Photosynthesis and Respiration

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In photosynthesis, light energy is transformed into chemical energy, thus chemical energy is the product. This is different from respiration because respiration transforms chemical energy into energy usable by cells; in this case chemical energy is the source. Photosynthesis occurs in the chloroplasts, using the chlorophyll inside of the chloroplasts, while respiration occurs in the mitochondria. Photosynthesis produces oxygen as a by-product, while aerobic respiration requires oxygen to even work. Photosynthesis produces NADPH2 in its workings, while aerobic respiration produces NADH+. Photosynthesis includes two processes, light reactions and dark reactions (Calvin Cycle). Aerobic respiration involves glycolysis, the Kreb's Cycle. The only process they have in common is the electron transport chain, which involves different molecules and transfers in aerobic respiration and photosynthesis.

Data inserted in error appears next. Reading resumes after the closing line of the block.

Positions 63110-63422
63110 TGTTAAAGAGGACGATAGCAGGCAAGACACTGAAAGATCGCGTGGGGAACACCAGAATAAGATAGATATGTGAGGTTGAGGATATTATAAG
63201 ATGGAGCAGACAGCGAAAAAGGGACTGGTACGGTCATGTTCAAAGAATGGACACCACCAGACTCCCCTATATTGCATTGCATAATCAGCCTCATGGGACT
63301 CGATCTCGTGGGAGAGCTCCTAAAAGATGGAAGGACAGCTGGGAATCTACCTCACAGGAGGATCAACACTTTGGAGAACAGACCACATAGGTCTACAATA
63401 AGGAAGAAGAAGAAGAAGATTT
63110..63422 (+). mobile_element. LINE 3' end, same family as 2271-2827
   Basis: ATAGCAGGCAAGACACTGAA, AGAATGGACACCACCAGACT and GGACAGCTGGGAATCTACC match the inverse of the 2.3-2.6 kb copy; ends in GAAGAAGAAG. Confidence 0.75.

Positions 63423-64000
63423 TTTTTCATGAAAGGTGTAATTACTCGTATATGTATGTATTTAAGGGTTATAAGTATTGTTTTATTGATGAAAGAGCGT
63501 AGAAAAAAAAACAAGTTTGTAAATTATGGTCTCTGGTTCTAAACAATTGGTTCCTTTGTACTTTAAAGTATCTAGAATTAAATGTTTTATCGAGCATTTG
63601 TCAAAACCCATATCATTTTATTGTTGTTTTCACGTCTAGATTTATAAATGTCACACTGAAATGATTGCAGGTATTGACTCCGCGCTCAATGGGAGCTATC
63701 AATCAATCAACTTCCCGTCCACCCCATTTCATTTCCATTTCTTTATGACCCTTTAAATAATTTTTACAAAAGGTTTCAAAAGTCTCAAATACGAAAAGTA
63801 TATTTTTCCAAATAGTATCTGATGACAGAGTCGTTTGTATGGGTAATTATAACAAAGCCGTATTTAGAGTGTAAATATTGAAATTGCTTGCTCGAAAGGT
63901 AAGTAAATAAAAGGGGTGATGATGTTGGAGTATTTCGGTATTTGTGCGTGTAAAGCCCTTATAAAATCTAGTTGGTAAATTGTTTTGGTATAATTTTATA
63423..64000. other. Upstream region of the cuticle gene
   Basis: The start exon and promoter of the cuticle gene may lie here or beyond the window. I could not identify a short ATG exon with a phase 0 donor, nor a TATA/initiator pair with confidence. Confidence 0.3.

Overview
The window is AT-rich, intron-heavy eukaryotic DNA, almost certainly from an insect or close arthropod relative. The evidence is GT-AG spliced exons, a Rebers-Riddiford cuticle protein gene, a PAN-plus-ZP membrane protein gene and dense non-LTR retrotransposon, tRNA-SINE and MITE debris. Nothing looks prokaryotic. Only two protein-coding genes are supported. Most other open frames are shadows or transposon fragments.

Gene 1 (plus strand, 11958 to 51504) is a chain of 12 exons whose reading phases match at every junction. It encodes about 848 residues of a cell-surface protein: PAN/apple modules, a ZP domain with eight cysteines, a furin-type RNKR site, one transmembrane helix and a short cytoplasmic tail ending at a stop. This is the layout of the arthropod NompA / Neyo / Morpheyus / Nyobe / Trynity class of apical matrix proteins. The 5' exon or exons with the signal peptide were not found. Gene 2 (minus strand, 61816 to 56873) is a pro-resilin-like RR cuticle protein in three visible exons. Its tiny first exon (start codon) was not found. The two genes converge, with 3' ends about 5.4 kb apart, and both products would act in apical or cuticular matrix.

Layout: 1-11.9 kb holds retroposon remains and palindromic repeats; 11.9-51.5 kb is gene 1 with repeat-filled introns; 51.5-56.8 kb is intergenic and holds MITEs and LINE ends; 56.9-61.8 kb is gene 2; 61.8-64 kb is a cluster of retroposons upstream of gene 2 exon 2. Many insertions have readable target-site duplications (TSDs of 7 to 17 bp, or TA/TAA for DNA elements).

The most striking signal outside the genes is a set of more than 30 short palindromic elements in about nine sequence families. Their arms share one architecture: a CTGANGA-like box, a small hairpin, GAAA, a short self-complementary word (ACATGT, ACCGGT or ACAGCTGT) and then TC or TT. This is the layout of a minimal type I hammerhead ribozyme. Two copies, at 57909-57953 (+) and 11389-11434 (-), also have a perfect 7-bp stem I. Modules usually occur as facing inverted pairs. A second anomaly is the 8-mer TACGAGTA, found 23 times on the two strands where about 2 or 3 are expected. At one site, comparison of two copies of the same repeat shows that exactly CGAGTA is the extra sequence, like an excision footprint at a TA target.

The overall equation for photosynthesis is 6 CO2 + 12 H2O + light → C6H12O6 + 6 O2 + 6 H2O. This means its reactants are 6 parts CO2, 12 parts H2O, and light. When combined in those proportions, they become 6 parts O2 and 6 parts H2O (After going through photosynthesis).

The overall equation for aerobic respiration is C6H12O6 + 6O2 → 6CO2 + 6H2O + Energy. This means its reactants are one part C6H12O6 and 6 parts O2, while the products are 6 parts CO2, 6 parts H2O, and energy (After going through aerobic respiration). The energy comes in the form of ATP.

2 of photosynthesis's products are C6H12O6 and O2, which are also the requirements for aerobic respiration. 2 of aerobic respiration's products are CO2 and H2O, which are also the reactants in photosynthesis. This means that the two complement each other very well, and each process allows the other to continue working, which in return allows the first process to continue as well.
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